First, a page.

Cultural Strip-Mining for an Exhausted Age
It was the summer of 1989. My dad’s turn, mercifully brief, had come around again in the custody bargain, so I was sent off to the suburbs of Tempe, Arizona, where he had moved with his strange German wife to work as the comms director for Republican governor Evan Mecham. Old Gov would be impeached within a few more months, effectively ending dad’s career as a GOP insider, thank God, and allowing him to come out late in life as the libre penseur he always was. But at the time he still stood, for me, as a symbol of conservative stodginess, and I was not at all happy about this joint-custody arrangement, which in any case, at the age of seventeen, I felt I had already outgrown. There was a spare bedroom, but the stepmother had reserved it entirely for her collection of horrid Venetian carnival masks and Betty Boop memorabilia, so I slept on the living-room couch and counted the days. Not at all far from where we dwelled, little Emma Stone was practicing for her role as an infant in a Yorgos Lanthimos film thirty-four years later.
At some point during the stay, a strange desire overtook me to “connect” with my father, and I worked up the courage to give him an audio-cassette I had recently made, using a multitrack mixer to blend several sources into an audio collage, most of which had been acquired in the used-vinyl sections of various Sacramento thrift-shops: Jim and Tammy Faye Bakker squealing like pigs about the wages of sin on top of painfully saccharine Muzak, 1950s atomic-defense preparation overlain with 1970s square-dance lessons intended for junior-high PE classes, Wendy Carlos’s pioneering 1968 electronic album Switched-On Bach, corporate promotional records advertising styrofoam or polyester or valium with intercalated scratching of the speeches of Spiro T. Agnew, and so on. Somehow, after all these years, a single Maxell audio-cassette has made its way to Paris with me in one of the small number of boxes I had shipped over. It might be the very same tape, but I don’t have a cassette player and I have not been able to find out. Si par hasard tu habites à Paris et pour une raison ou une autre tu as gardé ta cassettophone de l’âge de pierre, fais-moi signe et si tu es d’accord je passerai chez toi pour enfin résoudre la question.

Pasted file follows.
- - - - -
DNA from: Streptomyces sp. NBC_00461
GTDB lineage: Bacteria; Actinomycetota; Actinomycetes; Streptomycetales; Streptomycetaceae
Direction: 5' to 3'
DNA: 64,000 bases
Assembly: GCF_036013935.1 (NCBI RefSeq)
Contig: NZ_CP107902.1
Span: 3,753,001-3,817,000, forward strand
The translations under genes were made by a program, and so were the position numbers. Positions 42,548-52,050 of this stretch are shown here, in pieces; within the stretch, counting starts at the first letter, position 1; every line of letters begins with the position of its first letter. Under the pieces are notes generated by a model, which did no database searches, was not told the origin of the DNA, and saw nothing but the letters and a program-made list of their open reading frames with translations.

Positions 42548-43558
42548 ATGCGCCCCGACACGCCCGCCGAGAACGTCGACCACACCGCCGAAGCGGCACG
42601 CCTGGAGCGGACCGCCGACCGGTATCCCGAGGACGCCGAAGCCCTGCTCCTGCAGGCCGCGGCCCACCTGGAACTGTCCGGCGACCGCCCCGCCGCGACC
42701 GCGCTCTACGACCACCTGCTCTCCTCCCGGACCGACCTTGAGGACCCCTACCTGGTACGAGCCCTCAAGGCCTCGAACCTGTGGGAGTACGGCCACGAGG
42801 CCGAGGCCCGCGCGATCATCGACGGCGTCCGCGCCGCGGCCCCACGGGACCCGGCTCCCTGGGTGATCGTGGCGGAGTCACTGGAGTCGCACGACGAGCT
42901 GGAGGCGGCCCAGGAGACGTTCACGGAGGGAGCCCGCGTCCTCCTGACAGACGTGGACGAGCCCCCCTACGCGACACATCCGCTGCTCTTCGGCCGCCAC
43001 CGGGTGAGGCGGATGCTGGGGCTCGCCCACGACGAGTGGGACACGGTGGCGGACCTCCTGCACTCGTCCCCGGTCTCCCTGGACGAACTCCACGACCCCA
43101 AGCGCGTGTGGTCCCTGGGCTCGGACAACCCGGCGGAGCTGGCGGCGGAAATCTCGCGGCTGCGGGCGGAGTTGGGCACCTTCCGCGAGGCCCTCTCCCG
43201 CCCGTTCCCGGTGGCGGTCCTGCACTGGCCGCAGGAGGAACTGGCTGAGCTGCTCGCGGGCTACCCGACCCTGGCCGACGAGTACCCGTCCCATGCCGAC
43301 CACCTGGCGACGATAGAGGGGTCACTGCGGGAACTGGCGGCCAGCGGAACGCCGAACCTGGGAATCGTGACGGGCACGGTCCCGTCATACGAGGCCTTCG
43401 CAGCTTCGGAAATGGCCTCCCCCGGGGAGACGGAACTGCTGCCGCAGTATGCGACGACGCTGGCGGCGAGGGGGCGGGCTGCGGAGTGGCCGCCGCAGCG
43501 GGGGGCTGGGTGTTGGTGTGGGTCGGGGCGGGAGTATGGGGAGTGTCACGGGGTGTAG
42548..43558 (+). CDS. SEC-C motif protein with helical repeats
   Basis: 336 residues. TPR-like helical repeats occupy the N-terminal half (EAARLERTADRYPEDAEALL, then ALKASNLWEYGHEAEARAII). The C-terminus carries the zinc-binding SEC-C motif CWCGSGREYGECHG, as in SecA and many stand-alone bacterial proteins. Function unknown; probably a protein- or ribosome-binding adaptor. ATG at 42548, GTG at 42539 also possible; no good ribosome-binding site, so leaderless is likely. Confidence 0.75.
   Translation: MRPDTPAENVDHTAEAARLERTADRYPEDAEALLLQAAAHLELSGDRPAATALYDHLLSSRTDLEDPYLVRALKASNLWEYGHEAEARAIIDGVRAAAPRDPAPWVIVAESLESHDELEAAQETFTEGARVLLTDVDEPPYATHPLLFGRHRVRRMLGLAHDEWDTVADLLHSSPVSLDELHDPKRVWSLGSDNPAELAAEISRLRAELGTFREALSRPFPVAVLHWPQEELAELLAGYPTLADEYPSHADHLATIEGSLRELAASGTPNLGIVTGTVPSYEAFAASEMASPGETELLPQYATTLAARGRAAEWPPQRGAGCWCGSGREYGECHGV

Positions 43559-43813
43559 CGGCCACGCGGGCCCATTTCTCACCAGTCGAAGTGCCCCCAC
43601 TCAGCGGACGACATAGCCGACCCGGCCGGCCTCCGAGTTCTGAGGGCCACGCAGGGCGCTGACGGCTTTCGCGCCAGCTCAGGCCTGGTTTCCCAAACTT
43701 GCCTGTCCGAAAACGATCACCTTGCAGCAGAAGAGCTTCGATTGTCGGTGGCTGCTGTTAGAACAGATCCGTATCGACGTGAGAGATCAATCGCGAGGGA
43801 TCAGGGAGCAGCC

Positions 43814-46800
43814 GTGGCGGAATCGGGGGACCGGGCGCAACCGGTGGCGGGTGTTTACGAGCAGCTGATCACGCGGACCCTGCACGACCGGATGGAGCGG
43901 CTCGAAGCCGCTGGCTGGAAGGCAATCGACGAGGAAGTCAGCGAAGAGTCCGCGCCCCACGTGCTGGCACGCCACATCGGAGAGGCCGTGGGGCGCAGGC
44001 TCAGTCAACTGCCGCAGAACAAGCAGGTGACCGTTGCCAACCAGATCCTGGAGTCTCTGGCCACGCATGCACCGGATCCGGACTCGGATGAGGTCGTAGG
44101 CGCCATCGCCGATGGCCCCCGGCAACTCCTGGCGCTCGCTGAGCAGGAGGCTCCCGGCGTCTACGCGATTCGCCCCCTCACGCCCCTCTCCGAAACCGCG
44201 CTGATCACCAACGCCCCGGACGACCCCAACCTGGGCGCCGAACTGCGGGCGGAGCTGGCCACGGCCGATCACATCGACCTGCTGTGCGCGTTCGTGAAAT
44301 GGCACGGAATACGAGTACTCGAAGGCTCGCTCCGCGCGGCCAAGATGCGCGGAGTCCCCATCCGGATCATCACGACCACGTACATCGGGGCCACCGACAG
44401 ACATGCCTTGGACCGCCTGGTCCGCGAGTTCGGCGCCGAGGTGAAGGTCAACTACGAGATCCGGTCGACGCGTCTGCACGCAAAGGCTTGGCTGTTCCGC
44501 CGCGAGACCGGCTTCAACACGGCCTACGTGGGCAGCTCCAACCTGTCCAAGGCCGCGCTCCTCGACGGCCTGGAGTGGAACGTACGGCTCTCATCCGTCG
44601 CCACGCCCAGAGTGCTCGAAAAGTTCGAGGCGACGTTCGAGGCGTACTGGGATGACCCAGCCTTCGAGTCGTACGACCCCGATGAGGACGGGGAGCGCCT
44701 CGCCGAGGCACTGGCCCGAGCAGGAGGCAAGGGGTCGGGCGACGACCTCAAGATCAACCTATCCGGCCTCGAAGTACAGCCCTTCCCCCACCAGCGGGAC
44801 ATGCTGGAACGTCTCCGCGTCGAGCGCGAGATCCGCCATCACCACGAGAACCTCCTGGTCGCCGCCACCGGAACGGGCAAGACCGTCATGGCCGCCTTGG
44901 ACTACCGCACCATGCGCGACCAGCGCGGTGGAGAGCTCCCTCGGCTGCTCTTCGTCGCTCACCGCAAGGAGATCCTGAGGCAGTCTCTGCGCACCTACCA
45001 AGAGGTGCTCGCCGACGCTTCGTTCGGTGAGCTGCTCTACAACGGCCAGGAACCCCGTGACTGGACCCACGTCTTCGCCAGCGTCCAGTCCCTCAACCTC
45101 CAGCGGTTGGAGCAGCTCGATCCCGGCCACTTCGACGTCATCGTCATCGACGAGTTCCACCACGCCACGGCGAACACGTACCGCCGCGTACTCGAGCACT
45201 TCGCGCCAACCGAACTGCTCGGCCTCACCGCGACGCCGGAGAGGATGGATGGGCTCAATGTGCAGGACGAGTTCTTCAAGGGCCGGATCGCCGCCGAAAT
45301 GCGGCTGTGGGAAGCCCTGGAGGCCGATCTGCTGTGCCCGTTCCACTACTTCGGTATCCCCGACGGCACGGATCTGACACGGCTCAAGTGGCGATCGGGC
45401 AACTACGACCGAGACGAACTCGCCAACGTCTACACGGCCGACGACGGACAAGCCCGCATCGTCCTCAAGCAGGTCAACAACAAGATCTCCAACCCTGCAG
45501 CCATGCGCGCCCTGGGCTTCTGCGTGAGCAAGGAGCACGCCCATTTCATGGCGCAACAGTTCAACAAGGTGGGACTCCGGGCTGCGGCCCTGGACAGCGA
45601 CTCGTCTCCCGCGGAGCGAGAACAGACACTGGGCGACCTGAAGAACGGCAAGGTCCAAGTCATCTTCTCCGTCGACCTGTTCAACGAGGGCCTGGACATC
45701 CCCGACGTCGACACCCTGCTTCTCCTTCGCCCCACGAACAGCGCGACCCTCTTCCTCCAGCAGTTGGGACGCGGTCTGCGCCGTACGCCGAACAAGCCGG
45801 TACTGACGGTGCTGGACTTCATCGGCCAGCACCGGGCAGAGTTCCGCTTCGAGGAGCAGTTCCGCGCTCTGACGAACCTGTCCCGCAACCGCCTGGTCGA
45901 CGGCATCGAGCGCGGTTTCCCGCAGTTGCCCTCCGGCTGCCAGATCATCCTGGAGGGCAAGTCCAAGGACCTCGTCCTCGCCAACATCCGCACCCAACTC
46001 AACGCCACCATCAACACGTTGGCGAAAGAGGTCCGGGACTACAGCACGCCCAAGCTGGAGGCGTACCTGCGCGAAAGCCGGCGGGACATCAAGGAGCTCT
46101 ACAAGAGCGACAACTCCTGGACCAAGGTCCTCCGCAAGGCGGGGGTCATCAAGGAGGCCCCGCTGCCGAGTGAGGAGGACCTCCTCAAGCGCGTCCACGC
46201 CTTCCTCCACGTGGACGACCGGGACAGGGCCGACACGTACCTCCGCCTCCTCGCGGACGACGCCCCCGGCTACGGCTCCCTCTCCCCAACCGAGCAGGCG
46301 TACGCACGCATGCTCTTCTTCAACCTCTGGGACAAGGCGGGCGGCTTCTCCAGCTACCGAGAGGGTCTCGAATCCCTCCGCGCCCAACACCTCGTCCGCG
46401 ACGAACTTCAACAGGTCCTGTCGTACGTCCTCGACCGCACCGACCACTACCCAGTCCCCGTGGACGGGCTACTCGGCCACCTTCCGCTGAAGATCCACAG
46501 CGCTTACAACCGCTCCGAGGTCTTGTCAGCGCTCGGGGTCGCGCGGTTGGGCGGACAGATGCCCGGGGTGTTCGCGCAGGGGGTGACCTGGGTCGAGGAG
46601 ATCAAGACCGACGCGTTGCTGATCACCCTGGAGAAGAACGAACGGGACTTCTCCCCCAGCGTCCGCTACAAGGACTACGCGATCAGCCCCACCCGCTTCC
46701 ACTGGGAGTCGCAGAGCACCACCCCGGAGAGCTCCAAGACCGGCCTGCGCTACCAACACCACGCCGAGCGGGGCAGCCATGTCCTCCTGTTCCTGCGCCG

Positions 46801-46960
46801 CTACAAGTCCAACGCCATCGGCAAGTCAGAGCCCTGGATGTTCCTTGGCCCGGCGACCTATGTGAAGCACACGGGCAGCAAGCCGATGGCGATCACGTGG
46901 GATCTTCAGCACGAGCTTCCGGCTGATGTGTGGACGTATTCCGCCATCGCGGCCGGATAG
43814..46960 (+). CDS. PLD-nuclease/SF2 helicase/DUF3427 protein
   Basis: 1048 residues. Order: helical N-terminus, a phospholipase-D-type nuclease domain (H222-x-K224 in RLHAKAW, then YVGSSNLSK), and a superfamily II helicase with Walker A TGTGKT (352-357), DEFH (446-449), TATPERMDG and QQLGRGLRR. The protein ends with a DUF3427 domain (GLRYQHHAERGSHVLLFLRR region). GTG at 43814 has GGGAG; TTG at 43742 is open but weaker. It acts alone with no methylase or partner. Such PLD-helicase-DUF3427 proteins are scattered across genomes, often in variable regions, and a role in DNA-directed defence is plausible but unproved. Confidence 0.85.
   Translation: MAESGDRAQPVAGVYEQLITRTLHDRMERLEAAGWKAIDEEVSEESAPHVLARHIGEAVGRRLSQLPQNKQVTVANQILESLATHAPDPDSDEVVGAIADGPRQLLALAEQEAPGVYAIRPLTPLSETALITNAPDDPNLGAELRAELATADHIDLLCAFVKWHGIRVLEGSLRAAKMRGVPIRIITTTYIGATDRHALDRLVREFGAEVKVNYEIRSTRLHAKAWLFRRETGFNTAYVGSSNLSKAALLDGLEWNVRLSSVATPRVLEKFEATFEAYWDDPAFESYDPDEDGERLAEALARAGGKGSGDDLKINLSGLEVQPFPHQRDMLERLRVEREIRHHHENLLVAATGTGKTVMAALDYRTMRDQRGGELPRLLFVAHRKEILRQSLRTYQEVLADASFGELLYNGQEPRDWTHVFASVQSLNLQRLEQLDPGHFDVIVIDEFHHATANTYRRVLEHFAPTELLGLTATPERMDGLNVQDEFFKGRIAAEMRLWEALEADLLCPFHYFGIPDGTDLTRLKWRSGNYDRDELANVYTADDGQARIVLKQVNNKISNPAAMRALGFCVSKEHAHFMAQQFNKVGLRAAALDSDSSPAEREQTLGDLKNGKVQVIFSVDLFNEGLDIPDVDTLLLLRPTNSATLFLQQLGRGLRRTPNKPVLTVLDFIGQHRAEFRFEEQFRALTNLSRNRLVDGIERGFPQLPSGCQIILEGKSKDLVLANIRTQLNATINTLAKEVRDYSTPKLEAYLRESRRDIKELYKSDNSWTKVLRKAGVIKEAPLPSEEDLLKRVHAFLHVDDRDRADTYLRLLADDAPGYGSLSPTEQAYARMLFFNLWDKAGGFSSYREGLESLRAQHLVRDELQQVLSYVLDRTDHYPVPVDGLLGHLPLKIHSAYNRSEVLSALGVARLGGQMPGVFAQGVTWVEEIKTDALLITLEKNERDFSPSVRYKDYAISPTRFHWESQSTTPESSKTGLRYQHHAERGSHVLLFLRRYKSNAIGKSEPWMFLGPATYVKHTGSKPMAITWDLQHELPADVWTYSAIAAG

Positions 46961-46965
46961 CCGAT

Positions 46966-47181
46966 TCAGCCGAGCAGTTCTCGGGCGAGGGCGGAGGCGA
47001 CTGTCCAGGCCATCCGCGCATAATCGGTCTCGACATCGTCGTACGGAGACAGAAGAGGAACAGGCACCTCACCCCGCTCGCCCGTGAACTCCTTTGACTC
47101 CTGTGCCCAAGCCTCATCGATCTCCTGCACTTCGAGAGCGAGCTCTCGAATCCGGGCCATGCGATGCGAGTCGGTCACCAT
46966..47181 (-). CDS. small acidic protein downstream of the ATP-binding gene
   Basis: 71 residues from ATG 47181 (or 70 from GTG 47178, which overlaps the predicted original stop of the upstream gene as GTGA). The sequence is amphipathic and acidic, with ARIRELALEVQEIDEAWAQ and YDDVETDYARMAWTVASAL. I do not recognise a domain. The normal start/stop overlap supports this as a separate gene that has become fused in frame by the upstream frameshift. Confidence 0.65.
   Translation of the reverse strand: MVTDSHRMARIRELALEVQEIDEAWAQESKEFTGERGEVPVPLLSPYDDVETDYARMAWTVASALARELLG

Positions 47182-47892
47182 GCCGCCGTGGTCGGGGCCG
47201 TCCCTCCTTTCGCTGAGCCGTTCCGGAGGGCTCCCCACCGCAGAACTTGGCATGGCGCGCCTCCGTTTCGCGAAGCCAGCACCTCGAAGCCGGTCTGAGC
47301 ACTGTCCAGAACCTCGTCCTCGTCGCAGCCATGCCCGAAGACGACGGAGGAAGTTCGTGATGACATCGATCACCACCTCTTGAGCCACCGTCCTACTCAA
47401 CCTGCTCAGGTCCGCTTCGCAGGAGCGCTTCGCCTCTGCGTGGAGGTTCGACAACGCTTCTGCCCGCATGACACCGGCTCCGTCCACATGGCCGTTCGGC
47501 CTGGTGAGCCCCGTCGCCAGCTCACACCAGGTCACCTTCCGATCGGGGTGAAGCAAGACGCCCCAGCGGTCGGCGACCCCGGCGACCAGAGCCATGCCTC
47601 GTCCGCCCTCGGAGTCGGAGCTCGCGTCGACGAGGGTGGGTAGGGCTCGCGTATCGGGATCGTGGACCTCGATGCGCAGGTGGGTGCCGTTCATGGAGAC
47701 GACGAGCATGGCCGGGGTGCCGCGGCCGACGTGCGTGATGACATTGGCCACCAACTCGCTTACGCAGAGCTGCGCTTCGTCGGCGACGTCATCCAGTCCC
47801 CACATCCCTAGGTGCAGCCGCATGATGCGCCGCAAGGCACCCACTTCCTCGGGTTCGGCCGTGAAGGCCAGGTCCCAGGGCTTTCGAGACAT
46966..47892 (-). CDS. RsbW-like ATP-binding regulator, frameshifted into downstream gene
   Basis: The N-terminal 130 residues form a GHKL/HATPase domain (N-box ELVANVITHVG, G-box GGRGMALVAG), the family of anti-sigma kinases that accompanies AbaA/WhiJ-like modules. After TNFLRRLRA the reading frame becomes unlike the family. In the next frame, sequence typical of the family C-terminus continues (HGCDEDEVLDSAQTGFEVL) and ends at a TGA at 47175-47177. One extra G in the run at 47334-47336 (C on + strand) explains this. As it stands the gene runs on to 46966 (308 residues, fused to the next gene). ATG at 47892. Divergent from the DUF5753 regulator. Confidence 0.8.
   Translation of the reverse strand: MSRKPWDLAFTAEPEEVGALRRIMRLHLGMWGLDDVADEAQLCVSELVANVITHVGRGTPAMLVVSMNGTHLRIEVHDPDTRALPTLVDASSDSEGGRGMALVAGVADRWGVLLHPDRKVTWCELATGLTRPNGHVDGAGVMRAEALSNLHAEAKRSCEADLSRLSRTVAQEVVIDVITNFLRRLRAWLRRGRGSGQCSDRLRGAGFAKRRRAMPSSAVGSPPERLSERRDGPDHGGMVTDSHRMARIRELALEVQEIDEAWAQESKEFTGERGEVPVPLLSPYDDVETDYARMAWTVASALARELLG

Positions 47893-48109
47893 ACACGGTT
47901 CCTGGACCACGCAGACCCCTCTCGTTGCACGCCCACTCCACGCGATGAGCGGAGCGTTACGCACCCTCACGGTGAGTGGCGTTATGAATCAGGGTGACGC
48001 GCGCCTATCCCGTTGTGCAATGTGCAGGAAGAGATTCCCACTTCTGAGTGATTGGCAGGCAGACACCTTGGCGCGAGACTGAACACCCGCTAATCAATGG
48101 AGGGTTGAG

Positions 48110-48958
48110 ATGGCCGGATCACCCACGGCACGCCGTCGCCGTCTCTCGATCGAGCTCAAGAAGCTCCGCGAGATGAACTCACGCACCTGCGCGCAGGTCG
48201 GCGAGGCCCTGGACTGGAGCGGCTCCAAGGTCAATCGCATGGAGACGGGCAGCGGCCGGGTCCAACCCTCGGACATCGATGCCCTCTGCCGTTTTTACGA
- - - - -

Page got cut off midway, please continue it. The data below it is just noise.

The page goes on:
I would like to boast that I had made this tape in emulation of the great composers of musique concrète. But it was only in the next decade that I discovered Pierre Schaeffer, Pierre Henry, et al., while in the late 1980s my primary inspiration was Negativland, a Church of the SubGenius-affiliated Bay Area outfit that engaged in delightful acts of pre-Adbusters “culture-jamming” on a local cable-radio station, which in the years before the internet, some of you might yet remember, was a popular outlet for people who wanted to put themselves in front of at least a small audience and really just “do whatever”. Negativland would become most well-known for numerous copyright violations; for “punking” The Edge by telephone (“The Edge” 😂); for leaking a recording of radio announcer Casey Kasem swearing like a madman and generally revealing how deeply he hated his job as he screwed up an outtake introducing U2 and said something like “they’re from fucking England or wherever who gives a shit”; for inspiring a murder in Colorado with some farce of theirs about hidden “Helter Skelter” messages in their recordings; and so on.